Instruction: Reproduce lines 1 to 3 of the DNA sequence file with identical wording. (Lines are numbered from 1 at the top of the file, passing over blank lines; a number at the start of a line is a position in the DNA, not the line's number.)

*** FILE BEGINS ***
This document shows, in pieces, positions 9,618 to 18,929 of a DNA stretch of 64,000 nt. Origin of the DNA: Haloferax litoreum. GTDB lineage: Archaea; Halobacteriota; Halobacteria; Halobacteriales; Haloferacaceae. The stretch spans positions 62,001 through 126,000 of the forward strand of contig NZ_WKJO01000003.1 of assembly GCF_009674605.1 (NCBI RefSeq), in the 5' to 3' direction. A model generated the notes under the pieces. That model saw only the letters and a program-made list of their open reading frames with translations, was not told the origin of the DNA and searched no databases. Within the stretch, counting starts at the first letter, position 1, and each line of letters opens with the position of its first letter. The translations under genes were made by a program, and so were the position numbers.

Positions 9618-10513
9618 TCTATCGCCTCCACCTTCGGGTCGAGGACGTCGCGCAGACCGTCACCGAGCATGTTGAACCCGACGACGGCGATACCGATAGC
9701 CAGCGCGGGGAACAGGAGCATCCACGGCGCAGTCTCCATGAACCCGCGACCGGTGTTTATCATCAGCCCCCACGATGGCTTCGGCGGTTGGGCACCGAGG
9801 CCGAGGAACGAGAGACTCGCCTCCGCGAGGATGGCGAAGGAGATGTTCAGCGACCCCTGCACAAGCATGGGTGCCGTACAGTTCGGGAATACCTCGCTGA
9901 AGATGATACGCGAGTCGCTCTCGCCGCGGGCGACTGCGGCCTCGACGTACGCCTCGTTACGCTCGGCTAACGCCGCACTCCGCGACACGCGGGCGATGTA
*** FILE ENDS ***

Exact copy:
This document shows, in pieces, positions 9,618 to 18,929 of a DNA stretch of 64,000 nt. Origin of the DNA: Haloferax litoreum. GTDB lineage: Archaea; Halobacteriota; Halobacteria; Halobacteriales; Haloferacaceae. The stretch spans positions 62,001 through 126,000 of the forward strand of contig NZ_WKJO01000003.1 of assembly GCF_009674605.1 (NCBI RefSeq), in the 5' to 3' direction. A model generated the notes under the pieces. That model saw only the letters and a program-made list of their open reading frames with translations, was not told the origin of the DNA and searched no databases. Within the stretch, counting starts at the first letter, position 1, and each line of letters opens with the position of its first letter. The translations under genes were made by a program, and so were the position numbers.

Positions 9618-10513
9618 TCTATCGCCTCCACCTTCGGGTCGAGGACGTCGCGCAGACCGTCACCGAGCATGTTGAACCCGACGACGGCGATACCGATAGC